We present a design and output characteristics of an optically quantum-well-pumped semiconductor laser for single- and dual-wavelength emission which has a resonant disk structure for two wavelengths that lie 36.7nm apart. The smaller resonance wavelength is intended for the pump wavelength of 940 nm. Laser emission, however, can either take place at the short and/or at the long resonance wavelength. A switch between the emission wavelengths is performed by moving the gain peak towards the desired wavelength. For instance, while the heat-sink of the laser is kept at -15°C the laser will only emit a wavelength of 957.0 nm, a change of the heat-sink temperature to 50°C does result in an emission at the other resonance wavelength located at 997.5 nm. In both cases slope efficiencies above 50% and output powers beyond 10W are possible. Limiting factor is the available pump power. A simultaneous emission at 960.8 and 997.5nm is observed for heat-sink temperatures between 21.3 and 27.1°C. The intra-cavity performed sum-frequency generation (SFG) of the dual-wavelength laser leads to an emission at 489.7 nm.
We present a VECSEL based on a gain sample design which utilizes only a single-layer dielectric Al<sub>2</sub>O<sub>3</sub> coating for dispersion management. The gain structure generated pulse durations down to 193 fs in combination with a surface-recombination SESAM, with an average power of 400 mW at 1.6 GHz setting a new peak power record for sub-200 fs mode-locked VECSELs. The pulses obtained were, however, 2x transform-limited and a further FROG measurement of a similar laser is presented revealing a linear chirp and cubic spectral phase.
We present optically pumped semiconductor disk lasers (OPSDLs) emitting in the 900–1100nm band which are frequency doubled to access the visible spectrum. In particular, we focus on presenting the design, fabrication, and specific characteristics. Fundamental outputs exceeding 20W and visible radiation with powers of 5–10W are achieved. The blue and green emission at wavelengths around 450–470 and 520–540nm yield advantageous gamuts for display applications and can be utilized for stereo projection. Moreover, other accessible wavelengths in this spectral region, e.g. 493 nm, and the good beam quality of these devices enable optical ion trapping experiments.
The design of optically pumped semiconductor disk lasers is discussed with emphasis on the optimization for
high power conversion e_ciencies. Main topics are the compensation of strain in the epitaxial layer sequence,
the realization of a low-absorption Bragg reector which has a high reectivity for pump and laser wavelength
and a low thermal resistance, and the e_ect of a surface coating reducing optical losses inside the semiconductor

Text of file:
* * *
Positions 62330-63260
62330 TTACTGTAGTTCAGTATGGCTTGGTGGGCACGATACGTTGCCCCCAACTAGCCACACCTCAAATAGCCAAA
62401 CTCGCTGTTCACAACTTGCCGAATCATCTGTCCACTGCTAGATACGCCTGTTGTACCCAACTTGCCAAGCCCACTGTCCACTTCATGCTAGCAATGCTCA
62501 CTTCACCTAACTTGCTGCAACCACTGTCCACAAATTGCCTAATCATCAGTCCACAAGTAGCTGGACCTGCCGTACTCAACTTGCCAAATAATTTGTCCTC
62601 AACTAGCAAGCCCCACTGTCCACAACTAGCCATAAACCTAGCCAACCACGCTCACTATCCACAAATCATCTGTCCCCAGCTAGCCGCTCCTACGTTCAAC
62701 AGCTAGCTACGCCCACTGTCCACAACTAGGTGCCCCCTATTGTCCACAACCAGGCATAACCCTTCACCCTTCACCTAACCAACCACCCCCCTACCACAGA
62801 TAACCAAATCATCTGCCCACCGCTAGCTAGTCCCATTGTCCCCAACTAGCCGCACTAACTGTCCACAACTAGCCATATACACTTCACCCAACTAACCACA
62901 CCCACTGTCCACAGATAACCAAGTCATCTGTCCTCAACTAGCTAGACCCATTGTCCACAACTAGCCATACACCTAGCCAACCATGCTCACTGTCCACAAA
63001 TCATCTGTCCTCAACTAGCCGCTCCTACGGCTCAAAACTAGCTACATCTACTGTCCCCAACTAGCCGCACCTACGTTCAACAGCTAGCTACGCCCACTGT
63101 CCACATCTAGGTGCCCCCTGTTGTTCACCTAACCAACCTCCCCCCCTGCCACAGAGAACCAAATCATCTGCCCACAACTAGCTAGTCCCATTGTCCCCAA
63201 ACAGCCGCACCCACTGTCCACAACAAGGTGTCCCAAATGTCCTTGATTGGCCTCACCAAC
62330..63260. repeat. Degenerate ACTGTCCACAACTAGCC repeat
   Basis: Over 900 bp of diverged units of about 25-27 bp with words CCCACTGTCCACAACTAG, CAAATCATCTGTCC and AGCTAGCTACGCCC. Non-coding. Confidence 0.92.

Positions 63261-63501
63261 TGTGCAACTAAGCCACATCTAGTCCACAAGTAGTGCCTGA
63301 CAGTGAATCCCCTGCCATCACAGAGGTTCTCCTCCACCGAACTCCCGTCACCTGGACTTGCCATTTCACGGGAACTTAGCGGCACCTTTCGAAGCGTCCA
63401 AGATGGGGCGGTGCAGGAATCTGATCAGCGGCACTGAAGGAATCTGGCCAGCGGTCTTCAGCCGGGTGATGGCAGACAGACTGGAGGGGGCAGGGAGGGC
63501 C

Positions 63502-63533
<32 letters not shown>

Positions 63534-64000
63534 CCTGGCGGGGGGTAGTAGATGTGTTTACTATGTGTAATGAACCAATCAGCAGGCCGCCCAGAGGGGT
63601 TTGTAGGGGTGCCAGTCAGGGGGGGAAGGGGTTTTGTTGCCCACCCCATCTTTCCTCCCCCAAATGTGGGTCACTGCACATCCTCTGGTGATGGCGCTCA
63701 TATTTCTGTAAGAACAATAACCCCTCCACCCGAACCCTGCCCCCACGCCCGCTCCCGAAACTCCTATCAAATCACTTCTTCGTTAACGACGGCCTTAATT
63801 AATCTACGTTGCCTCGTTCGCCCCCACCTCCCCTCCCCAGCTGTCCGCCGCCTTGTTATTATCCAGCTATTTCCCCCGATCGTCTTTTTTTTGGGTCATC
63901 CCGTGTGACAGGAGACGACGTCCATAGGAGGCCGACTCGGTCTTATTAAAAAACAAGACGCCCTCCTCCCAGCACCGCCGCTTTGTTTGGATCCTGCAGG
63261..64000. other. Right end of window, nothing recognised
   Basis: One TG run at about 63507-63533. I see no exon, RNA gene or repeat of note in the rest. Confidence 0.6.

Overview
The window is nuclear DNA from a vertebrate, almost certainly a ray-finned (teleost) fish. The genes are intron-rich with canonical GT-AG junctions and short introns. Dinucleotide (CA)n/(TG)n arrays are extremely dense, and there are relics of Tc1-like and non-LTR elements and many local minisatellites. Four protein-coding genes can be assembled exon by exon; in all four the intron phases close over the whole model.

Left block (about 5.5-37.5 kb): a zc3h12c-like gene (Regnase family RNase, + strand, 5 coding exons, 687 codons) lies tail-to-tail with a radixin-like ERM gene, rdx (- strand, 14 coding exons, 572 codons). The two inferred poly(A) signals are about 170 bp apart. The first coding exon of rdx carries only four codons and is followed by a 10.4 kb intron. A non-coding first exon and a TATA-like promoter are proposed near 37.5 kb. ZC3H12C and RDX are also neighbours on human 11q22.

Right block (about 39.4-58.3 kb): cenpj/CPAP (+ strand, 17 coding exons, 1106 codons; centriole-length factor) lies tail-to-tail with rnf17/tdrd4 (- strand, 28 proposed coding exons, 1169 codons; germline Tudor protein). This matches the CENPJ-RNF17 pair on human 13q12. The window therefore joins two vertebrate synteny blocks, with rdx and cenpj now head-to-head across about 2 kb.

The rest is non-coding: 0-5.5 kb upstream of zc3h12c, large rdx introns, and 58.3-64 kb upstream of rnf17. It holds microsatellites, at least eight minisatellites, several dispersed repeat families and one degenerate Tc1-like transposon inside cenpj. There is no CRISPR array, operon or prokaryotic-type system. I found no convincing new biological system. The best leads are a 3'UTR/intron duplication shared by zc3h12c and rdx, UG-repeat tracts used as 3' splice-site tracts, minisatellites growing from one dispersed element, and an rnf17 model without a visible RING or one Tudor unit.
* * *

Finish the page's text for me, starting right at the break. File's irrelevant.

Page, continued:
disk. As an alternative concept, quantum-well pumping may be more e_cient because of the reduced quantum
defect. E_cient intra-cavity second-harmonic generation can be obtain in folded cavity setups.
A novel type of all-optical pressure sensor has been developed. In this context, a vertical-cavity surface-emitting
laser (VCSEL) has been modified in its design to provide simultaneous light emission from both facets. One
beam serves as measuring signal while the other establishes a reference; and both paths lie on the same optical
axis. The VCSELs are based on active InGaAs quantum wells for laser output close to 960 nm wavelength where
the GaAs substrate is transparent. From both top and bottom facet, single-polarization and single-mode beams
are observed, having a power ratio of 1:2 to 1:4. In this paper we give insight into this new sensing application
for VCSELs, describe the laser fabrication and the static operation characteristics as well as the noise properties
which have paramount importance for high performance of the sensor.
With regard to the sensor application in acoustics, the focus of the noise measurements is put on the low-frequency,
i.e. kHz, regime. While laser diode noise performance is readily available for the MHz to GHz
frequency range, only very limited data exists in the Hz to kHz domain. The relative intensity noise of both
beams is measured and compared and the mutual correlation properties are investigated. The frequency noise
The layer structure of the gain element in an optically pumped semiconductor disk laser (OP-SDL) was designed for
wide tunability. This was achieved by a parametric optimization of the structure, which in effect balanced the spectrally
varying influence of the gain of the quantum wells, the longitudinal distribution of the standing wave lasing field in the
structure, and the degree of resonance in the subcavity formed between the distributed Bragg reflector at the bottom and
the air-semiconductor interface at the top. The quality measure in the optimization was the spectral reflectance of the
gain element for light incident from the external cavity at low power. This unsaturated reflectance was compared to its
target function, which was constant at a specified value larger than unity over a wide, prescribed wavelength range. The
fabricated gain element was used in a linear OP-SDL with a rotatable intra-cavity birefringent filter for wavelength
tuning. The design principles for achieving wide tunability were experimentally validated by the strong agreement
between measurements and simulations of the spectral threshold pump intensity. Furthermore, tuning experiments at
high pump powers were performed showing that the lasing wavelength could be tuned from 967 nm to 1010 nm with a
maximum output power of 2.6 W.